Great Debates: Kennedy and Nixon, October 7th, 1960 (Round #2)


In the first ever televised presidential debate in American history, John F. Kennedy and Richard Nixon faced off for an hour on CBS in front of 70 million viewers. The debate was the first of four powerful confrontations between the two candidates. So impactful were the debates between Kennedy and Nixon, that they left a void of volunteers willing to take on political opponents in front of the camera. Following the four-part series between Kennedy and Nixon, there wouldn't be another televised presidential debate until Gerald Ford agreed to debate Jimmy Carter in 1976, a full sixteen years later.  Today, we examine the second round of the debate series on October 7th 1960. Click here for the full transcript. Click here to view the debate.


Great Debates in American History: Kennedy vs. Nixon, September 26th 1960 (Round 1)

Today on September 26 is the 56th anniversary of a milestone in American politics: the 1960 John F. Kennedy-Richard M. Nixon nationally televised presidential campaign debates. This was the first of four debates leading up the election, which Kennedy narrowly won.  Watch the first installment here from the John F. Kennedy Presidential Library.

Great Debates: Buckley and Vidal, August 28th, 1968


The August 28th Debate!  William F. Buckley and Gore Vidal were polar opposites. Having debated a number of times beginning in 1962, their relationship culminating in 1968 with an explosive series that changed television punditry forever. Buckley and Vidal were both popular American novelists and frequent political commentators. Buckley was a renowned conservative, even starting a magazine to further the cause. And Vidal was a liberal intellectualist whose views were grounded in personal experience. Their debates have been cited as the inspiration for modern sensationalism in television political news programming. 

The Lincoln-Douglas Debates "Great Debates of 1858", August 21st - October 15th, 1858


Between August 21st and October 15th in 1858, Abraham Lincoln and Stephen Douglas engaged in a series of seven debates focusing on the controversial subject of slavery in the United States. The two men were vying for a spot in the US Senate as a representative from the state of Illinois. Illinois was a free state, but the future of slavery across new U.S. territories was at stake. Slavery was rapidly declining in popularity across the country and both men had distinctly different responses to the issue.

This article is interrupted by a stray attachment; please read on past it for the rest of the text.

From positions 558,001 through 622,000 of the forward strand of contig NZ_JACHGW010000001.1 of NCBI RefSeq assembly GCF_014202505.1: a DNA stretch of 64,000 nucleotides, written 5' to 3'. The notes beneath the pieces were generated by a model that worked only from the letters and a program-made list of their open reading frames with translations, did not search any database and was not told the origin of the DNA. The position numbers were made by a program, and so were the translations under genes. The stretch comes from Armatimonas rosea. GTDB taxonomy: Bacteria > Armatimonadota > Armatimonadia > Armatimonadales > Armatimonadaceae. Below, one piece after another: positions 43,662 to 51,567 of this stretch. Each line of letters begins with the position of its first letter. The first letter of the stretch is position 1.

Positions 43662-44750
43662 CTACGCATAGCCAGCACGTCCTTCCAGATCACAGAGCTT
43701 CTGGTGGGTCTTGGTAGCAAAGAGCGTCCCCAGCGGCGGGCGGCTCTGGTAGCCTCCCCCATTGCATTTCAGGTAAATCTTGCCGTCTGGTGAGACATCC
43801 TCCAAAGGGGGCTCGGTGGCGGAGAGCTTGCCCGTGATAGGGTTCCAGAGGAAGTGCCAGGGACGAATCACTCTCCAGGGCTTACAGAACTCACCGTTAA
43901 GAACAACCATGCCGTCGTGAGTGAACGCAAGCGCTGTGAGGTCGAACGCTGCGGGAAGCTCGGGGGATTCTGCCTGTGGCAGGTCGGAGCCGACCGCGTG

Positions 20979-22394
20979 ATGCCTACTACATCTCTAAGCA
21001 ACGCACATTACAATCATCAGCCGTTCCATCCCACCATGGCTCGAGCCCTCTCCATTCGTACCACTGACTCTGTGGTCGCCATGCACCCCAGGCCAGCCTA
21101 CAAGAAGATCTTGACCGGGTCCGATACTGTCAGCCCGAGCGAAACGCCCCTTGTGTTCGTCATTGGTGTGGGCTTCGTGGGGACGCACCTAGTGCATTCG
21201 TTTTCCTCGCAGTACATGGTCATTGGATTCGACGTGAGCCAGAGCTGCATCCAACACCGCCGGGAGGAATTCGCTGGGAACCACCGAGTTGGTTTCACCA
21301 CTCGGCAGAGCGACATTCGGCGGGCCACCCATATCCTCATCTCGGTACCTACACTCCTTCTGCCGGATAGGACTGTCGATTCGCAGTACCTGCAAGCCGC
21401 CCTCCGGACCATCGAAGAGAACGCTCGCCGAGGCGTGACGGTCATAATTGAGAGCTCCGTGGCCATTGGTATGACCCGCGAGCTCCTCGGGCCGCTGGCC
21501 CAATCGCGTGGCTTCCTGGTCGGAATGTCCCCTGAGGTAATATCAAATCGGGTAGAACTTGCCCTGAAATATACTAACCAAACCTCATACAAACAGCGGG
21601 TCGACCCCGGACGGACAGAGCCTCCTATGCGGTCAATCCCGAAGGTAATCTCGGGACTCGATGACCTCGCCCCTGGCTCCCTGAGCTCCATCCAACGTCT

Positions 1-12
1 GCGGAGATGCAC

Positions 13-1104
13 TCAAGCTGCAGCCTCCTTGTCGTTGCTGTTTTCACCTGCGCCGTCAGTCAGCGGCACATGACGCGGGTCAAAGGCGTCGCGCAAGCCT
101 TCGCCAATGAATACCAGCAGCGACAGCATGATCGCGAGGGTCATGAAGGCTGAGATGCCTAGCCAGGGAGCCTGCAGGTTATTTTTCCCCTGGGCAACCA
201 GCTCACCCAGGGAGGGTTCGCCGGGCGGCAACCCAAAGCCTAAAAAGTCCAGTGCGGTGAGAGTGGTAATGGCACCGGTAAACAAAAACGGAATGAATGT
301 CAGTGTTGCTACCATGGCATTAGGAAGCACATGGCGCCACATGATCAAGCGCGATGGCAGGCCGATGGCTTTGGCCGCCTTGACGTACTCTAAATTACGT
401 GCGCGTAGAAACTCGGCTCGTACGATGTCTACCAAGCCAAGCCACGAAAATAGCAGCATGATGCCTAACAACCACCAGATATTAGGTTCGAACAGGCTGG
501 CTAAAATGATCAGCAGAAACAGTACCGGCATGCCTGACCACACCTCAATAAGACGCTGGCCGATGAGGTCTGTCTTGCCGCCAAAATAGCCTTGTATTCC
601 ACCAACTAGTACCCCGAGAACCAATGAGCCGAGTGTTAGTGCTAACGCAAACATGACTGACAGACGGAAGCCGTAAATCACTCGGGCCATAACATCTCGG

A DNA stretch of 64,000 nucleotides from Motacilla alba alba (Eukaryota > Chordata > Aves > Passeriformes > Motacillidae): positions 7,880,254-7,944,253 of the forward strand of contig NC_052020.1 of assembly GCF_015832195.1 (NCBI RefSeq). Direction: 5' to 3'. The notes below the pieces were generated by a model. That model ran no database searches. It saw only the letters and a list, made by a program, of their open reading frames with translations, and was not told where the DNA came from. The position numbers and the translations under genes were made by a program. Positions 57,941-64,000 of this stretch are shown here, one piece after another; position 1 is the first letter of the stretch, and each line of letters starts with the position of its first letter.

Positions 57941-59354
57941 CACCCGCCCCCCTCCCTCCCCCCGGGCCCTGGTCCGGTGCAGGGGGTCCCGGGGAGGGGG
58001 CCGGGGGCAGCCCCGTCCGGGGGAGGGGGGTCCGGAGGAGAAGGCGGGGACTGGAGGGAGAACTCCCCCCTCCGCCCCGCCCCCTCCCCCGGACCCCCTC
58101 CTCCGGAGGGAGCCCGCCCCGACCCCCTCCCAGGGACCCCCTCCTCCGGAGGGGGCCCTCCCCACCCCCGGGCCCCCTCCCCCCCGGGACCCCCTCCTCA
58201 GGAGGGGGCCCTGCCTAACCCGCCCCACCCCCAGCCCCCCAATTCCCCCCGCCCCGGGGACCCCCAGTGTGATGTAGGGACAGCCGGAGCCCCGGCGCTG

The Most Famous Debate Tournament of the 20th Century: Kicking off the Vidal-Buckley Debates!


In August, we remember perhaps the most historical debate tournament of the 20th Century. This debate tournament featured 11 rounds of debate, over the course of one month in 1968 during the Republican and Democratic Presidential Conventions, televised on national television, featured two of the most prominent "celebrity intellectuals" of the 20th century representing the Democrats and Republicans, and what many state 'You can trace all modern political TV battles back to this one moment in 1968" or as Vidal stated "We created a monster." And recently made into a Hollywood Movie, "The Best of Enemies." While recent Presidential debates as well as televised debates in general have been criticized for growing lack of civility and personal attacks - this is not a new trend. The Vidal-Buckley debates of over 40 years ago show the more things change, the more they stay the same.